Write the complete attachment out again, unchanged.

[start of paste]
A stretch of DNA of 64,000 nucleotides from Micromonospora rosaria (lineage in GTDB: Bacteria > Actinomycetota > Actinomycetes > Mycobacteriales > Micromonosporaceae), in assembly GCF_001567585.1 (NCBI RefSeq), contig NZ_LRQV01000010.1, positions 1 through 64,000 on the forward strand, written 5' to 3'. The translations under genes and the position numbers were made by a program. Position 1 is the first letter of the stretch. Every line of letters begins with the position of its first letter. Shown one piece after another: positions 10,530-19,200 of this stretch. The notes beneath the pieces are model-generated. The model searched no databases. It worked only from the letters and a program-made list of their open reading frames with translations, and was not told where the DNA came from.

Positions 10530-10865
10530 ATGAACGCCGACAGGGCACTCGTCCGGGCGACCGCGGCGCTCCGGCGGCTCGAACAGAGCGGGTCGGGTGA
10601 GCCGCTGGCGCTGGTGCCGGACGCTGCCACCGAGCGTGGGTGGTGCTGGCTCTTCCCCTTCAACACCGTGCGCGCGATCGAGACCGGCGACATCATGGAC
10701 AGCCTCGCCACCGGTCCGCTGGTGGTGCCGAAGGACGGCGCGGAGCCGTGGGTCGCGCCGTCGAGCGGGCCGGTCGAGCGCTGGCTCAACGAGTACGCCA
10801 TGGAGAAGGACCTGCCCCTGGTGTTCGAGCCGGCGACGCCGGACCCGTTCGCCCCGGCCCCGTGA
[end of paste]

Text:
A stretch of DNA of 64,000 nucleotides from Micromonospora rosaria (lineage in GTDB: Bacteria > Actinomycetota > Actinomycetes > Mycobacteriales > Micromonosporaceae), in assembly GCF_001567585.1 (NCBI RefSeq), contig NZ_LRQV01000010.1, positions 1 through 64,000 on the forward strand, written 5' to 3'. The translations under genes and the position numbers were made by a program. Position 1 is the first letter of the stretch. Every line of letters begins with the position of its first letter. Shown one piece after another: positions 10,530-19,200 of this stretch. The notes beneath the pieces are model-generated. The model searched no databases. It worked only from the letters and a program-made list of their open reading frames with translations, and was not told where the DNA came from.

Positions 10530-10865
10530 ATGAACGCCGACAGGGCACTCGTCCGGGCGACCGCGGCGCTCCGGCGGCTCGAACAGAGCGGGTCGGGTGA
10601 GCCGCTGGCGCTGGTGCCGGACGCTGCCACCGAGCGTGGGTGGTGCTGGCTCTTCCCCTTCAACACCGTGCGCGCGATCGAGACCGGCGACATCATGGAC
10701 AGCCTCGCCACCGGTCCGCTGGTGGTGCCGAAGGACGGCGCGGAGCCGTGGGTCGCGCCGTCGAGCGGGCCGGTCGAGCGCTGGCTCAACGAGTACGCCA
10801 TGGAGAAGGACCTGCCCCTGGTGTTCGAGCCGGCGACGCCGGACCCGTTCGCCCCGGCCCCGTGA